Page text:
Michigan State University Student Radio

Impact 89FM | WDBM-FM

Michigan State University Student Radio

Impact 89FM | WDBM-FM

Michigan State University Student Radio

Impact 89FM | WDBM-FM

The State – 09/27/23

Today’s weather forecast is predicting cloudy skies with a slight chance of a rain shower with a high of 66 degrees and a low of 57 degrees.

MSU coach Tucker says grounds to fire him are “flimsy”

Michigan State University Head Football Coach Mel Tucker formally responded to the university’s intent to fire him amid sexual harassment allegations, arguing that the university has no right to sever his contract.

Last week, MSU Athletic Director Alan Haller wrote a letter announcing that he intended to fire Tucker. He argued that while the investigation into the harassment allegations is ongoing, what Tucker has already admitted to investigators – that he made sexual remarks and masturbated on a phone call with rape survivor and activist Brenda Tracy who was consulting for his team — is enough to terminate him under the “moral turpitude” clause of Tucker’s contract.

Haller’s letter gave Tucker seven days to respond with reasons why he should not be fired, or else the termination will take effect Sept. 26.

In the response – written on behalf of Tucker by his attorneys Jennifer Belveal and John Birmingham – he argues that the “moral turpitude” clause is “flimsy” and hard to define.

For Haller’s other justification – that the media attention generated by the allegations embarrassed the university – Tucker argues that the only reason the university was “embarrassed” is because it investigated his “personal relationship.”

He says the university had no jurisdiction to investigate his conduct and that the process was “terribly flawed, unfair, biased and devoid of due process.”

MSU has since retained a firm to conduct an independent investigation into the leak.

‘We should not be settling’: MSU faculty respond to Trustee’s president search ideas

Michigan State University’s Faculty Senate passed a non-binding resolution at their September meeting pushing back on comments made by presidential search committee chair and trustee Dennis Denno.

Earlier this month, Denno told The State News that by Thanksgiving, the board intends to announce the university’s next president. He said the chosen person does not necessarily need to have an “academic background” or be recommended by the search committee.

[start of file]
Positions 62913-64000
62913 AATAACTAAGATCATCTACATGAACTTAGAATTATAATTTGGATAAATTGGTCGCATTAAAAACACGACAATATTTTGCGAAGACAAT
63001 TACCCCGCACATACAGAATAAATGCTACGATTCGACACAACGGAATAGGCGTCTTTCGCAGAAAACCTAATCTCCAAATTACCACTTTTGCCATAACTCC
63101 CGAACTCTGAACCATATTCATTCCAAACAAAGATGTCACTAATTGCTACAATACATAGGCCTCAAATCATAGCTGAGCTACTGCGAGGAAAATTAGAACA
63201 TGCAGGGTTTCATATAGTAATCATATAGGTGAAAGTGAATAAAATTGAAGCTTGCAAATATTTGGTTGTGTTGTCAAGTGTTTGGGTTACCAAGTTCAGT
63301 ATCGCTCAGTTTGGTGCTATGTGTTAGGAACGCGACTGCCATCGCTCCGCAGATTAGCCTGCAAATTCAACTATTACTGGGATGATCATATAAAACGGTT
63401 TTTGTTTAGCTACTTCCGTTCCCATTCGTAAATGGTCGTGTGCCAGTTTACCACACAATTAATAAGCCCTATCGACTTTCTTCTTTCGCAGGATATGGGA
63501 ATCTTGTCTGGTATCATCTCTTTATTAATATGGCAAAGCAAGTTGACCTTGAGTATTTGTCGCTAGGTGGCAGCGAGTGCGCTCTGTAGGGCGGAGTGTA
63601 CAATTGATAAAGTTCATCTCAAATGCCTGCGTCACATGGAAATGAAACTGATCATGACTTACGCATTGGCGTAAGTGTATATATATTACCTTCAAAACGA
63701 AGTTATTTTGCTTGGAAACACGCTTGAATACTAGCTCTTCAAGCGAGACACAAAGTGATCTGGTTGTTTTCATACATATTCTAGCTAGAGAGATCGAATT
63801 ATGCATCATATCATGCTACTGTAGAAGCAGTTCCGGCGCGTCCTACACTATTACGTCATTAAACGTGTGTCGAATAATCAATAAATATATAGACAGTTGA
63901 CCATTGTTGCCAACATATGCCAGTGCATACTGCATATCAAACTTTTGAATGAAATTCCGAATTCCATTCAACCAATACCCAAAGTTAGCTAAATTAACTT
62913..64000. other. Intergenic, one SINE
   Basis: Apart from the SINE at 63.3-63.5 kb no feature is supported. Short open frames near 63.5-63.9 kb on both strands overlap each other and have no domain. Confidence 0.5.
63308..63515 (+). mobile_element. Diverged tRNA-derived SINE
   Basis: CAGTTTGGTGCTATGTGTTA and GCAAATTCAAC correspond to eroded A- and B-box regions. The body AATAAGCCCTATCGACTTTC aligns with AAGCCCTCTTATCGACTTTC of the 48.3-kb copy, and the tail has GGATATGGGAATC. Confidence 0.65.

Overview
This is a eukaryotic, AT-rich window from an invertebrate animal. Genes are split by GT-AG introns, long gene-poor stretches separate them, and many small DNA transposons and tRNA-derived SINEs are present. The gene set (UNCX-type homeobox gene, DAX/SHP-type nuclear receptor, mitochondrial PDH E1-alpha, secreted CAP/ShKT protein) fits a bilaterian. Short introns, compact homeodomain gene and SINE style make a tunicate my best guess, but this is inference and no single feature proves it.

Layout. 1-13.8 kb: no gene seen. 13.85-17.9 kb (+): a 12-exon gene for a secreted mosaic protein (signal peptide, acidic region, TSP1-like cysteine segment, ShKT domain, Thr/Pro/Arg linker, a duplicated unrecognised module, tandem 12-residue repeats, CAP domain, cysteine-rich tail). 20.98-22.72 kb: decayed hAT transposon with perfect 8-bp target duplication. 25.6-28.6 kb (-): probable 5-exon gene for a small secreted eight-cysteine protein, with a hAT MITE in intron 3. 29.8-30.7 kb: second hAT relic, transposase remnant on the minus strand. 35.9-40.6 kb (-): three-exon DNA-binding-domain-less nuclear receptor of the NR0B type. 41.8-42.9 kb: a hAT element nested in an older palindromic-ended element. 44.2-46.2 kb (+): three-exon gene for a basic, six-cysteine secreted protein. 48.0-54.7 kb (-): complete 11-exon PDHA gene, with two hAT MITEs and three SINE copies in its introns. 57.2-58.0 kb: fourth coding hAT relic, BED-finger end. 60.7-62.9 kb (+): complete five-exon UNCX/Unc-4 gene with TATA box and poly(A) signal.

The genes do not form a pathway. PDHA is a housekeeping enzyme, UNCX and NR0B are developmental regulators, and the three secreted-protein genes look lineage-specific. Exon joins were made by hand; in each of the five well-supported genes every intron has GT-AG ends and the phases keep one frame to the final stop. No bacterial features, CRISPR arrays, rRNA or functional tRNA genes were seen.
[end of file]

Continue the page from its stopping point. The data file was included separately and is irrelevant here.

That means the candidate chosen by MSU’s elected Board of Trustees could be different from those recommended by the separate search committee which includes representatives of students, faculty, staff and alumni.

The resolution also asks that the entire search be allotted as much time as is needed, rather than being “limited by arbitrary deadlines” like Denno’s Thanksgiving goal.

The faculty senate’s role is advisory. Resolutions like this one are non-binding but are intended to democratically voice opinions of the faculty to those like the board and president who can enact the policies they propose.

Research continues on the health and wellness of the Red Cedar River

From Fowlerville to Lansing, the Red Cedar River spans two counties, six local governments, 461 square miles of watershed and is 52 miles in length. The Red Cedar River is an iconic natural feature of Michigan State University’s campus.

This heart, however, has a long and storied history with the pollution that comes alongside industrialization and urbanization. Game day trash, cans, plastic bags, a few bikes, the occasional electric scooter and more can be seen getting dredged out of the river during the semiannual student-led cleanup.

It is perfectly within reason to see the state of the river and assume the worst.

Biology secondary education sophomore Meredith Jones has spent time collecting water samples and monitoring macroinvertebrate species variation to indicate pollution. Macroinvertebrates are insects that do not possess a spine or spinal structure.

Monitoring macroinvertebrate populations is one instance of researchers using what is called an indicator species. These species can range from bugs to mammals all the way down to bacteria present in a given body of water. They are chosen by their ability to reflect the current state of an environment.

With Jones’ research, she found a good mix of tolerant and intolerant species, proving to her that the river is on a healthy trend.

Looking at the water monitoring report from 2022, the Red Cedar River exceeded partial body contact levels four times out of the 17 times it was tested, and never exceeded full body contact levels out of the 17 times it was tested.

This means that the water is healthy enough to dip a foot or hand into, but not enough to submerge one’s head in. Either way, the tests depicted the Red Cedar as healthy to an extent.

New research continues to be conducted on the state of the Red Cedar River, keeping the “heart of campus” in check and healthy for generations of Spartans to enjoy.

Based on original reporting by Alex Walters and Joe Lorenz.

Leave a Comment
More to Discover
About the Contributor
Rachel Fulton, Podcast Director/News Producer
Rachel (she/her/hers) is a junior at MSU studying Journalism with a minor in Broadcasting. She found her love for radio in high school, where she was the News Director and a DJ for 89.5 WAHS Avondale Community Radio. She has been with the Impact since her Freshman year where she has continued as the News Producer for The State podcast and now our Podcasts Director. Her love for radio turned into love for Podcasting as outside of the Impact she is the Associate Producer for Lauren LoGrasso’s award-winning podcast “Unleash Your Inner Creative.” On her free time, Rachel loves to workout, swim, and cheer on her boyfriend Zack who coaches for MSU Football. “Let me fade into flashing lights”

Comments (0)

All Impact 89FM | WDBM-FM Picks Reader Picks Sort: Newest